The documentary “Poisoned,” inspired by the book of the same name, is trending world-wide on Netflix after its release on August 2.  People, a.k.a., voters, are paying attention.  It is time for politicians, regardless of party, to do the same.  I urge all people who seek public office – especially the current President and members of the House and Senate – to watch the film and hear the stories of the victims of foodborne illness – they could be members of your family or the voters you desire.

It is time to act.

With the CDC estimating 48,000,000 are sickened each year, 125,000 hospitalized, and 3,000 die from food, preventing pathogenic foodborne illness is no simple matter.  And, if you consider the millions that are impacted by the lack of adequate and safe nutrition, we have a lot to do.  However, it can be done, and here are a few ideas to make a small start.

Vaccinate. The first thing I would do is mandate that all food service workers be vaccinated against hepatitis A.  Perhaps to some, not the most pressing food safety issue, but it is forefront of my mind.  In the past few months, I finished up litigation around a hepatitis A outbreak involving one ill food service work who infected nearly 50 people, hospitalizing most, killing four and causing two liver transplants.  With regret, I forced a family-owned restaurant chain to file for bankruptcy.  All of this could have been prevented by a safe vaccine that has been around for decades.  It is time for the restaurant industry and the CDC to step up.

Determinate. Do science-based testing of food products at retail and publish the finding on a regular basis.  It is time to shine some light on the safety of the products that we purchase at retail and make the whole chain of distribution – including retailers transparent and accountable. It is time to bring back a more robust version of the Microbiological Data Program (MDP).  For a time, the MDP tested fresh fruits and vegetable for human pathogens and when found the tests prompted outbreak investigations and recalls.  The industry embarrassed, had the program killed.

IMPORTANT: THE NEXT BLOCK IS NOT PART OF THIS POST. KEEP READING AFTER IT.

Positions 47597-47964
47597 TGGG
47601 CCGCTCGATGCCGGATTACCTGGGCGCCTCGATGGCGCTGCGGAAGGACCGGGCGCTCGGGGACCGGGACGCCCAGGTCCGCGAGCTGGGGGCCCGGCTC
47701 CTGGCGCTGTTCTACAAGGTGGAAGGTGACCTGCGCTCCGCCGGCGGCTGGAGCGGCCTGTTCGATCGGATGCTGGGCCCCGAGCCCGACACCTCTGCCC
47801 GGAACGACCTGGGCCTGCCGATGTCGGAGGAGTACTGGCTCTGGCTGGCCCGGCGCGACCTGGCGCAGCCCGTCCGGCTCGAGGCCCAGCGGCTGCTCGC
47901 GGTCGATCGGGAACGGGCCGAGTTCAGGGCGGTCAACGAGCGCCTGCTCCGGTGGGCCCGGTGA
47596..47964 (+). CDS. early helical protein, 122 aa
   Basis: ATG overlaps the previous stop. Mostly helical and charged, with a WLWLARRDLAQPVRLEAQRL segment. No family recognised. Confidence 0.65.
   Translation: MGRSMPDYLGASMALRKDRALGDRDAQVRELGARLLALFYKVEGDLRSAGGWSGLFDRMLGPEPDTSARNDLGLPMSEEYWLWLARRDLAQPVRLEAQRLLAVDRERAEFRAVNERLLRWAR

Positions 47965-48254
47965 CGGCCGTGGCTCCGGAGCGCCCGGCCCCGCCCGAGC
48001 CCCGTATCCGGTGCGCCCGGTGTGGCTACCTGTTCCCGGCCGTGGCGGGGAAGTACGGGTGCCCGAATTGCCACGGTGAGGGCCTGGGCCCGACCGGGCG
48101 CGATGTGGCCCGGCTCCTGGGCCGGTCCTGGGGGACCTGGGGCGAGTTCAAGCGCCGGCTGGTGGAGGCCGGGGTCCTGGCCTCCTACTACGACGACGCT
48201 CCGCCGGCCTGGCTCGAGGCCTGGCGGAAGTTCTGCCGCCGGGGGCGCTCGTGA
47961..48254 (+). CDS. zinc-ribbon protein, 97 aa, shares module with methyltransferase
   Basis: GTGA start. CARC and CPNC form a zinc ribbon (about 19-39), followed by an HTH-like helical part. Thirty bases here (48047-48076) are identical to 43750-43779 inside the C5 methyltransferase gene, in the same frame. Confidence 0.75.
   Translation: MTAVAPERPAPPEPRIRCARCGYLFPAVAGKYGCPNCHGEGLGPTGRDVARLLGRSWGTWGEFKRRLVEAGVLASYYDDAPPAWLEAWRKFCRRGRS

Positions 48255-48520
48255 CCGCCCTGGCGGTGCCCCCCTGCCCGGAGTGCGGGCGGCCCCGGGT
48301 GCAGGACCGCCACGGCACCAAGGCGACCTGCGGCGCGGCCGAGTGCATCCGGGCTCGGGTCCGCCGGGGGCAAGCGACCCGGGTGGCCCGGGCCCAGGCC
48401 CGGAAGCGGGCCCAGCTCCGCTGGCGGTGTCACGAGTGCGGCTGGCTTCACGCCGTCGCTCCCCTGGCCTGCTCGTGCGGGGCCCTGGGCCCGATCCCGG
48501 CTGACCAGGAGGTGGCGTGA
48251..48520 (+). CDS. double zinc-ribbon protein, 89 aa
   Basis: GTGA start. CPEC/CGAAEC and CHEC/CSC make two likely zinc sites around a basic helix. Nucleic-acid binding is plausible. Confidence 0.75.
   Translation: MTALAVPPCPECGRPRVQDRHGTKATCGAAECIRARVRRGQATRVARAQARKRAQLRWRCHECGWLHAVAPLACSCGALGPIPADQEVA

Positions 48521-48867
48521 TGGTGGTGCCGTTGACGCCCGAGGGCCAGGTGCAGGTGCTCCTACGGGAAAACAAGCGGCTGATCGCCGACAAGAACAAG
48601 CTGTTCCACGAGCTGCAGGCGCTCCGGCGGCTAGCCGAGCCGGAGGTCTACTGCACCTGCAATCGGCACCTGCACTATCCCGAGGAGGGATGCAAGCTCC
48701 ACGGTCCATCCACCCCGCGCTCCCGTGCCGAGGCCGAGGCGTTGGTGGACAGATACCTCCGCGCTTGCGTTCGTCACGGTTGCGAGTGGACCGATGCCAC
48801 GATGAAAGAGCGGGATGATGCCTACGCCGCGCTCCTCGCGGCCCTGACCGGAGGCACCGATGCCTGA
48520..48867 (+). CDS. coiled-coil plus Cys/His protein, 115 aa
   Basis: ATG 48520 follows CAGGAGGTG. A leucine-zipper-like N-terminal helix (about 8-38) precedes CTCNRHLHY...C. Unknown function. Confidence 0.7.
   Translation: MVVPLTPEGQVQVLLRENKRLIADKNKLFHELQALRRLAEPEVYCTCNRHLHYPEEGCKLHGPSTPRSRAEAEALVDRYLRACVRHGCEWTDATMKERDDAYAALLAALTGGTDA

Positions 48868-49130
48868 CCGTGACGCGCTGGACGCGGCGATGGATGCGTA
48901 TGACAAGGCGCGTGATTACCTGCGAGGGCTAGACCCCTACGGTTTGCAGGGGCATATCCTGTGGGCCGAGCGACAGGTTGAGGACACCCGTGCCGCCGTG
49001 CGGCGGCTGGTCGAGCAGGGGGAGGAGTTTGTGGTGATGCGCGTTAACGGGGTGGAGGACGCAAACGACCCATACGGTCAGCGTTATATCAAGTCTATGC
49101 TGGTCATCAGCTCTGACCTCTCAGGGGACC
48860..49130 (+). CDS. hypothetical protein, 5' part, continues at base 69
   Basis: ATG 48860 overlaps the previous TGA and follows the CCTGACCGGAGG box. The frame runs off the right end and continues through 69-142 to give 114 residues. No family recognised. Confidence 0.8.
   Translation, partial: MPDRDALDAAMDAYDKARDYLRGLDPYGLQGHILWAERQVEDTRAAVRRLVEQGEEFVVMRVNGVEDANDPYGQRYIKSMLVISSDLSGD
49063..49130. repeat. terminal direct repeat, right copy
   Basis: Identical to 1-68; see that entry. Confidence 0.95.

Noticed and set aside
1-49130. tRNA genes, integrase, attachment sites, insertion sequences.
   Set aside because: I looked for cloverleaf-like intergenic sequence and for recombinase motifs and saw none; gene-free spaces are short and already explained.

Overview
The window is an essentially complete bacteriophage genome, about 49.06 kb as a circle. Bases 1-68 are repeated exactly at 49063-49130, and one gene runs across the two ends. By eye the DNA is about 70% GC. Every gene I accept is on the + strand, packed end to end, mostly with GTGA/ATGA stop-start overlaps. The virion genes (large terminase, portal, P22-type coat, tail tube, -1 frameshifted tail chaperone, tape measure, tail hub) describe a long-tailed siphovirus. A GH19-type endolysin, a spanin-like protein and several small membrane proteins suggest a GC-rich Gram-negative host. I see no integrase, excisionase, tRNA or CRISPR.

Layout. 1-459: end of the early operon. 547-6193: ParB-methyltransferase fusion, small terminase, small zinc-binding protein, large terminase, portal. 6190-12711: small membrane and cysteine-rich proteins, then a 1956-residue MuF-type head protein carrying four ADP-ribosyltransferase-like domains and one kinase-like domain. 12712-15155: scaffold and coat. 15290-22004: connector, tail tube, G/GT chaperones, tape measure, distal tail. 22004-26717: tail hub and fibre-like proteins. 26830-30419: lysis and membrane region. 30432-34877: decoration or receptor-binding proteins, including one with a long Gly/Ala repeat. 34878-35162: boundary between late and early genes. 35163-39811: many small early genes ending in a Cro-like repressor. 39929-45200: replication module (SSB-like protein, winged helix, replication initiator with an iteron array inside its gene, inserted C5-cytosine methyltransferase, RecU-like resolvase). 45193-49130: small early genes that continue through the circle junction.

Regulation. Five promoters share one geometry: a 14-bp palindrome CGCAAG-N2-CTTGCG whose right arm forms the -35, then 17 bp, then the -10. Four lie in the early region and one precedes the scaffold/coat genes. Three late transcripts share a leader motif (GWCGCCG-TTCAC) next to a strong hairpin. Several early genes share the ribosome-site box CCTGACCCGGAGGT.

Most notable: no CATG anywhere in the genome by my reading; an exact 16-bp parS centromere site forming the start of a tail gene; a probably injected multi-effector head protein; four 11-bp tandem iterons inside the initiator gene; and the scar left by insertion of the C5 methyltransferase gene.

Investigate. Invest in public health surveillance over human pathogens, like, ListeriaE. coli and Salmonella, etc.  A dirty truth is that most culture-confirmed illnesses are never attributable to a food source, so people never know what sickened or killed them. Not because the source was not food, but because we fail to invest adequate resources in the epidemiologists that investigate illnesses and track those illnesses to the cause. Tracking illnesses to the cause gets tainted product off the market and helps us all understand what products and producers to avoid.  We need to continue to invest in the science of whole genome sequencing, so we know with certainty which pathogens are causing which illnesses. Foodborne illness epidemiology helps us understand the root cause of an outbreak and helps prevent the next one from happening at all.

Relegate. Allow public health officials access, especially during an outbreak investigation, to all areas around farms that grow fruits and vegetables.  It is long past time to allow investigators access to neighboring cattle, dairy, chicken, or hog operations that spill billions of deadly pathogens into the environment, via air or water.  We need to think of our growing regions as an integrated system and that all sectors responsible need to play a role.  Access allows investigators to understand the likely cause of an outbreak, and again, what can be done to prevent the next one.

Advocate. Make all pathogens that can sicken or kill us adulterants.  In 1994 Mike Taylor making E. coli O157:H7 and adulterant has saved countless lives and has saved the beef industry from my lawsuits. We can do the same for all food producers, especially chicken, turkey, and pork.  Remember, in the 1990’s nearly all the lawsuits I filed were E. coli cases linked to ground beef.  Today that is zero.  Think about it.

Educate. Give everyone a thermometer and provide better education to middle and high school teachers and students around food safety and human nutrition policy, not in a dry, technical way, but by sharing engaging history, microbiology, patient stories, and case studies. We need to teach how and why our food can be unsafe and what consumers can do about it.

Consolidate. Finally, make a single federal agency out of USDA/FSIS, FDA, and the food safety parts of CDC, NOAA, and EPA, to oversee food safety and human nutrition. Making food safety and human nutrition its own agency would help increase governmental accountability,  close regulatory loopholes, facilitate the collection and sharing of information and facilitate critical change.  I might have a suggestion for someone to run it.

Protecting our food supply is good for consumers and for business.  Safe food is good policy and good politics.  It is past time for politicians to get off the sidelines and do something.